“Wherever,” he said. “I’m only opposed to a long ceremony, for I long too fondly. I want to marry you and take you away with me. You’ll come live with me, and I promise you will not regret it. I’ll make you happy beyond compare.”
“Where is that?”
“Where I’m from. Where there is no annoyance, no cause for distress, no end to things—we’ll live forever, just you and me.”
“Enough of your sarcasm, can anything really be so? Everything has its end. What I want is to live with you for my remaining days.”
Together, they laughed.
“You know, I’ve been lost in thought day in and day out, imagining our wedding with every free moment I get. I know Mother will organize a grand ceremony, since I am her only daughter, and besides, she has her reputation to maintain. Our wedding will be so flooded with visiting dignitaries that the village will tremble,” she finished.
“You’re getting ahead of yourself,” he laughed.
They kept chatting and romancing, while time passed.
Whether the rooster crows or not, the sun will rise! Daybreak ripened and the hour of morning knocked, the holy sun splintering its rays onto the farthest horizon and bidding the dawn farewell. The girl’s mother left her room and began her day’s work as she did every morning. She prepared her husband’s bathwater and placed his towel in the bathroom, then walked to her son’s room and roused him, informing him that he was already late for the morning prayer. The bustle of the day began. One after another the members of the household awoke, save for the girl.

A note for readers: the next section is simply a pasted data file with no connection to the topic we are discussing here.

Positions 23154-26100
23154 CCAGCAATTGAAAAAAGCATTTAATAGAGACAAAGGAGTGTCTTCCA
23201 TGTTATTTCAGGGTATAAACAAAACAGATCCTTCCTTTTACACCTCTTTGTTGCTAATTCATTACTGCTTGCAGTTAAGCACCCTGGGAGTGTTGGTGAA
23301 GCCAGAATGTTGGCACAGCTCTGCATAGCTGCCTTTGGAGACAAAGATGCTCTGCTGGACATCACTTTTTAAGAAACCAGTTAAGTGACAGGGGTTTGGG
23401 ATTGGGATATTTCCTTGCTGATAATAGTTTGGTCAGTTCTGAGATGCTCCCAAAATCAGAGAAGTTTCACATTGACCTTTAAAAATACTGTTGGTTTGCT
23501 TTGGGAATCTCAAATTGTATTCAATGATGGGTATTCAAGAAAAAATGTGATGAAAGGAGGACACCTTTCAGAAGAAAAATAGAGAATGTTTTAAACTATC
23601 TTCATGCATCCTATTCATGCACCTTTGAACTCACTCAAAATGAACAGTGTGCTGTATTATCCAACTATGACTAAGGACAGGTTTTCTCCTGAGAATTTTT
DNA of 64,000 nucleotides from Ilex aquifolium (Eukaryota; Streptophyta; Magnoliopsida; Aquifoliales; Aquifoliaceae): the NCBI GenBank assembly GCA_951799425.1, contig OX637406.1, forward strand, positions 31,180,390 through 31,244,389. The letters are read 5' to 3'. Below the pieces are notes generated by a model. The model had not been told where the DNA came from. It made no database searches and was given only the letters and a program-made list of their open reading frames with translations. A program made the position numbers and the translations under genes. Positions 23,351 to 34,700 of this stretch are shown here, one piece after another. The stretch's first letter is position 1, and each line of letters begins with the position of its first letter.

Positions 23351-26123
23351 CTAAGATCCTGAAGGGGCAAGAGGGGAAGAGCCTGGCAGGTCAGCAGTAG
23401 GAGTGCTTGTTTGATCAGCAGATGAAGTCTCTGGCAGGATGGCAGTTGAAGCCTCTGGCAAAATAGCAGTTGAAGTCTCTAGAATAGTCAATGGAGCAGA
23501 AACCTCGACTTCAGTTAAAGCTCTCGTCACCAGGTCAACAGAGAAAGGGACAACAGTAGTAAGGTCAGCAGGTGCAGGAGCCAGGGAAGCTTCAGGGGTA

“Is that girl still asleep? Isn’t the sun beating down on her in that room?” the mother asked in a raised voice as if addressing the whole neighborhood. She marched straight to her daughter’s room and opened the door.
“Surpriiiiiiiiiissseeeee,” the daughter sang, smiling.
She gestured toward her beloved’s hand.
“Mother, as promised, meet the love of my life. We’ve been waiting most eagerly for you to wake.”
“My God!” the mother cried.
“I knew you’d be startled. Even I’m trembling. This matter of introducing your beloved to your parents is not as easy as I’d anticipated.”
She walked to stand next to her man.
“My love, this is my mother, kipenzi changu, your soon-to-be mother-in-law. Go on, don’t be afraid, she’s alright.”
“My child! Isn’t that just the bed?”
“Aah Ma, please don’t tease me. I’m serious right now.”
“Why am I not seeing anyone?”
“Ma, you must still be half asleep.”
“Ya Ilahi!” exclaimed the mother. “This cannot be! Swaleheeee, oh Swaleheee!”
“Naam,” responded the young man from across the hall.
“Go and get your father. I see the water has exceeded the flour in this girl.”
“Is she at it again?” Swaleh asked.
“And gone beyond. Hurry, call him in here.”
The girl dropped to the ground and began wailing.
“My love, speak up. Don’t you see? Didn’t I tell you they wouldn’t believe me? I’m tired. Tired of this life.”
She thrust her head to the floor and wept ardently, tears streaming and mucus dripping.
“The Guest” by Fatma Shafii, translated by Hassan Kassim, from No Edges: Swahili Stories, published by Two Lines Press, 2023, as part of the Calico Series. Reprinted with permission from the publisher. All rights reserved.